List compilers, on the other hand, are those who rent out lists that were either purchased or garnered elsewhere. The most common source of compiled lists are telephone directories. If you’re selling anchovies to pizzerias, you can rent a list of these outlets by geography. Some compilers will create unique lists by performing what is called a merge/purge process wherein two or more lists are merged and then purged of duplicates. Thus if you’re looking for accountants whose hobby is golfing, a compiler may merge a list of accountants and one of golfers and purge those that do not match the desired criteria.

Now that the basics are out of the way, let’s turn our attention to analyzing the quality of the list we’re about to use. Here are some questions you might ask if you opt to use a broker or compiler: 1) who owns the list? 2) how are the names gathered? 3) how current is the list?

Once you have answers to these questions, here’s another one to ponder: should you insist on mailing only to a name or might you consider addressing your mailing to a job title/function? If the list is only six months old, as many as 5% of the names on the list are no longer valid. And, as is probably the case in your company, if a letter is addressed to someone who has moved on, a letter addressed to that individual is likely to be either forwarded, returned or discarded.

Conversely, if your mailing is addressed to “Comptroller”, whoever is sitting in the Comptroller’s chair on the day your mailing arrives (personalization issues aside) is the one to receive it. Although this is an efficient way of reaching the right person, the down side is that you don’t know with whom to follow up.

Advertising, public relations and direct mail, are classified as Mass Communications and they differ from Personal Communications such as trade shows, sales calls and telemarketing. Although accurately labeled in the sense that they address a Mass Audience, the description goes counter to what would make them effective. It is an accepted fact that Mass Communications works best when it speaks to the viewer/ listener/reader on a one-to-one basis. Only in this way can it address his/her wants and needs, using words, phrases and nomenclatures that are particularly meaningful to that individual.

For this reason it is imperative that the creators of Mass Communications know that one, singular prospect intimately. The two classic headings for describing a target market are demographics and psychographics. However, we’ve discovered a third and developed a fourth.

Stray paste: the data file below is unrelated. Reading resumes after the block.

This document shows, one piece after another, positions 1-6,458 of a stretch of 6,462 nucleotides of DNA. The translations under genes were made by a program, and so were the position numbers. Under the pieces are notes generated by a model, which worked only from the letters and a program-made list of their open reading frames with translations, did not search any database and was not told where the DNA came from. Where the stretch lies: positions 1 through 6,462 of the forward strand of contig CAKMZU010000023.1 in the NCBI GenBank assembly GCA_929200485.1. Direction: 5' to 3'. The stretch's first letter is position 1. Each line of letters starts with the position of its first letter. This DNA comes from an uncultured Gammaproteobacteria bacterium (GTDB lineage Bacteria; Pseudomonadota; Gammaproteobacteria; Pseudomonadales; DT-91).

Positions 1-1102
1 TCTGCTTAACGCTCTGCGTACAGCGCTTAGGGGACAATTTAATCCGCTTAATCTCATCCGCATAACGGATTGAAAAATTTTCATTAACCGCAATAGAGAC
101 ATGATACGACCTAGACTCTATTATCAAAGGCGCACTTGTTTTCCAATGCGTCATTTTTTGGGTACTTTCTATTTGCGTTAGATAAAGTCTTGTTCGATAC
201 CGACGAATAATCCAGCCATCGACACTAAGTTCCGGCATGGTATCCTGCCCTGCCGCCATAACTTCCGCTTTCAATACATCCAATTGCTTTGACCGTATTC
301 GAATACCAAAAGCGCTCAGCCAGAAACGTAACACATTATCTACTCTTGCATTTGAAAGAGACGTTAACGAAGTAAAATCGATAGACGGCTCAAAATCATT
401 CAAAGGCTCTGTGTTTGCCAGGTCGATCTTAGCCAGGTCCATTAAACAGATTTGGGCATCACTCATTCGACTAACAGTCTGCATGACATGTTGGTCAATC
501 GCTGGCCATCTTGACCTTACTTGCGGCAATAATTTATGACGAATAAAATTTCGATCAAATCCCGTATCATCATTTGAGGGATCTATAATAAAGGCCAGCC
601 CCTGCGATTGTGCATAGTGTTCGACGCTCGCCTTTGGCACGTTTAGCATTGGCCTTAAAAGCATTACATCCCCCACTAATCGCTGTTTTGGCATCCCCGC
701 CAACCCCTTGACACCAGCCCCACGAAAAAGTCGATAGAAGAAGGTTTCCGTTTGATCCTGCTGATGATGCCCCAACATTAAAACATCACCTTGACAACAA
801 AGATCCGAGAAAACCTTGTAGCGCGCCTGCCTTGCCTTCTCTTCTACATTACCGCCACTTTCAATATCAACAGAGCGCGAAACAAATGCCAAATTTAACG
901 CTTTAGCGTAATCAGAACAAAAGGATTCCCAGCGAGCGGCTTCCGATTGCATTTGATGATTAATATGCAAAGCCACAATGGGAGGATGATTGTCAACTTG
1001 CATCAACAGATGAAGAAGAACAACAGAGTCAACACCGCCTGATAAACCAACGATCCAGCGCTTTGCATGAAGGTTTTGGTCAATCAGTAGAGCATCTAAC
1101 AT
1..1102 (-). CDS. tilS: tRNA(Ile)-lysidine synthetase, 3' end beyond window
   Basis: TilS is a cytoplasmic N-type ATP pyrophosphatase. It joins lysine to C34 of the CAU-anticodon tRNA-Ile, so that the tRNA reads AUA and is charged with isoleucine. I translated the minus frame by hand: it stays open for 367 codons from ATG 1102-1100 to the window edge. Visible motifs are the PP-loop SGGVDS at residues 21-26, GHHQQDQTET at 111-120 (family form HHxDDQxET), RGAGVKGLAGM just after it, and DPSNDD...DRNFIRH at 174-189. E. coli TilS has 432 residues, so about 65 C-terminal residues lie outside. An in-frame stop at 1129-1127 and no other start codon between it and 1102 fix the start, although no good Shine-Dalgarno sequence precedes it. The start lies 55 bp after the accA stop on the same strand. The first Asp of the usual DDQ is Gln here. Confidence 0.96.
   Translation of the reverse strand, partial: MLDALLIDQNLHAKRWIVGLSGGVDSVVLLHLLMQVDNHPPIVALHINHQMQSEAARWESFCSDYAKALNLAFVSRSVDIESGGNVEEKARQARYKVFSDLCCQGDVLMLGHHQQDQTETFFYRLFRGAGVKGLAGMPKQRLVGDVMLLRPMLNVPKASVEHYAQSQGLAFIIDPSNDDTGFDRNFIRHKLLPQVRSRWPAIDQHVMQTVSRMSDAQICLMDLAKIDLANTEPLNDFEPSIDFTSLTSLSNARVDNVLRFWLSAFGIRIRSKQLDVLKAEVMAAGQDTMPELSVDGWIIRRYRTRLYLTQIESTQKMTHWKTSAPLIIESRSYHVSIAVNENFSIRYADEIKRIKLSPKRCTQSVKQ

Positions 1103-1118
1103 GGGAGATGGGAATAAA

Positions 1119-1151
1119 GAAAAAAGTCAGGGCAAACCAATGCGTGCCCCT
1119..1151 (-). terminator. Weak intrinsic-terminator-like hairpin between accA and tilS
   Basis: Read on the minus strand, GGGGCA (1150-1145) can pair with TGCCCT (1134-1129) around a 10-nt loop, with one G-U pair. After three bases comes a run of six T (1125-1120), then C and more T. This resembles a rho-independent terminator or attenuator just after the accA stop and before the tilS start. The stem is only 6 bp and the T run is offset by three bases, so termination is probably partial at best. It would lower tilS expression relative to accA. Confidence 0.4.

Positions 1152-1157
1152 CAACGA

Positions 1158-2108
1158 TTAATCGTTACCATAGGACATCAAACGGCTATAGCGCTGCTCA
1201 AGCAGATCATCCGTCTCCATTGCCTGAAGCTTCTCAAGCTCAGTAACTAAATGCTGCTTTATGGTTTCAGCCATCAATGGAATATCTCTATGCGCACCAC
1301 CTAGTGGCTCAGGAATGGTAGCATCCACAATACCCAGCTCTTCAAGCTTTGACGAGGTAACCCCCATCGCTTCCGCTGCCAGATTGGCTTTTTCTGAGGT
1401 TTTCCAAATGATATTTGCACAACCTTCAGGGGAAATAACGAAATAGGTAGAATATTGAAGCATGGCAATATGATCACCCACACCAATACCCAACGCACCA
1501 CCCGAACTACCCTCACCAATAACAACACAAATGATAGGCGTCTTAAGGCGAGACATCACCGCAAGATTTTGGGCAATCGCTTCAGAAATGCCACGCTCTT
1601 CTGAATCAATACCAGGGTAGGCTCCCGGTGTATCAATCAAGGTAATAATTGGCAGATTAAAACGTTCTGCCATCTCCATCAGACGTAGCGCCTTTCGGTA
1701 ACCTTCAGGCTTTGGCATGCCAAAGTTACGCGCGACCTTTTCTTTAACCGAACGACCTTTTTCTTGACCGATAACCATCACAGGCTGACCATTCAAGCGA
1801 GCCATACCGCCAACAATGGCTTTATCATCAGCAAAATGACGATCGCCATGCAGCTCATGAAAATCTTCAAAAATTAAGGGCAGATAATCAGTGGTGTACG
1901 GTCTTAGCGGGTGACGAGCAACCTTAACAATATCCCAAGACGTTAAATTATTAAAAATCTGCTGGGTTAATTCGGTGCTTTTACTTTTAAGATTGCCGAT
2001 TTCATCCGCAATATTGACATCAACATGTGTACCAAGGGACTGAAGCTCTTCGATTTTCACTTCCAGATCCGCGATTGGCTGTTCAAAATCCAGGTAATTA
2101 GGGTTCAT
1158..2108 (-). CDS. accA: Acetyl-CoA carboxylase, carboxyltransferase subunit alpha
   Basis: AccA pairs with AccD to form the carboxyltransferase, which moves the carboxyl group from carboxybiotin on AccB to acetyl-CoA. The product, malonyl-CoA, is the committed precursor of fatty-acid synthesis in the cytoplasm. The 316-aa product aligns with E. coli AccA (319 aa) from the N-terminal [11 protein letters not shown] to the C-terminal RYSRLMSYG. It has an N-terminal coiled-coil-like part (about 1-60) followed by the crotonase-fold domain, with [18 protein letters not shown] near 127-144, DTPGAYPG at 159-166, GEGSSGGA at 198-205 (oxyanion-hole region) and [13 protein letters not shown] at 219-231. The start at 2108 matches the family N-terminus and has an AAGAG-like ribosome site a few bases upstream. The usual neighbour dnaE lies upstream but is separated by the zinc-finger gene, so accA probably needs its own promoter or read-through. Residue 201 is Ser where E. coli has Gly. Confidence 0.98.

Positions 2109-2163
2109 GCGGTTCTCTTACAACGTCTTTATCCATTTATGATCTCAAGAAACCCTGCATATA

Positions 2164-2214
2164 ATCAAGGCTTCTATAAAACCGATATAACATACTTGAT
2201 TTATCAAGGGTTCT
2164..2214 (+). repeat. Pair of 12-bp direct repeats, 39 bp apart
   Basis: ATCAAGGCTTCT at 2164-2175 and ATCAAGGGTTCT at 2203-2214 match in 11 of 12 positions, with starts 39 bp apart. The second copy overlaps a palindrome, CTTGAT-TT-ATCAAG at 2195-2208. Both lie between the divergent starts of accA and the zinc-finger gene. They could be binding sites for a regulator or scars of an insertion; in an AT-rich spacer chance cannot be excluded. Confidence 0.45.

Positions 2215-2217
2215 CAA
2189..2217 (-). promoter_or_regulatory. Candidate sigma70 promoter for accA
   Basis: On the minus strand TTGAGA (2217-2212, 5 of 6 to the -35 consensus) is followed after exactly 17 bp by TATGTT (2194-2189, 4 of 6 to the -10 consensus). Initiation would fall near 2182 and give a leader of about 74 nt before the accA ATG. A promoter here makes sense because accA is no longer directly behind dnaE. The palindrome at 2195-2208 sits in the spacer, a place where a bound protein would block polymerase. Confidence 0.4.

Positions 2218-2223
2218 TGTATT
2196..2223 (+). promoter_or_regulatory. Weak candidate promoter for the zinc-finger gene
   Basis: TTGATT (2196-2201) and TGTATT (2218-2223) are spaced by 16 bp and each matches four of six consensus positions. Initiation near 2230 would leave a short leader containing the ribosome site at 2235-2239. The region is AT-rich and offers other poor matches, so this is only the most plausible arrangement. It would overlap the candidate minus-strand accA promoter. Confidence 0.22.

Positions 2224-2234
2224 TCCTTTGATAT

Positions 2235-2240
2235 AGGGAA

Whereas demographics is the basic way of describing a prospect, it is a mistake to use it exclusively. Demographics are determinable characteristics of a market segment. Gender, ethnicity, profession, education, age and household income are assessable facts about an individual. Knowing that your target prospect is white, male, a mechanical engineer with a master’s degree between the ages of 35 and 54, earns between $50M and $75M, is extremely useful in preparing a promotional message to that individual.

However, if you also know that your prospect’s psychographic make up is of a contented traditionalist, an outer directed emulator, pragmatic and an early adapter (call us for the definition of these terms, if you like), you’d know how he/she approaches the purchase decision making process.

It would also be helpful to know the prospects’ behavioristics with respect to your product and the product category. Behavioristic variables include: Purchase Occasion (is this business or personal), Benefits Sought (bargain, service, reliability, quality), User Status (non-user, potential user, new user, regular user) and Usage Rate (light, medium, heavy).

Finally there’s what we call buyeristics. Studies have repeatedly shown that people follow one of four buying patterns that, once established, tend to remain relatively constant. The four patterns are: price, performance, prestige and protection (brand loyalty or comfort). These appeals are not necessarily mutually exclusive, but, knowing which category is most likely to buy your product, enables you to promote more efficiently and effectively with a focused message to a receptive audience.

About the authors
Peter Hercky and Michael Pasqua are founding partners of Hercky Pasqua Herman, an award-winning full service advertising, marketing and public relations agency specializing in business-to-business clients. The firm offers a full range of services to clients in every budget category across a broad span of industries. Contact Hercky Pasqua Herman, 324 Chestnut Street, Roselle Park NJ 07204, telephone (908)241-9474, email michael_pasqua@hotmail.com.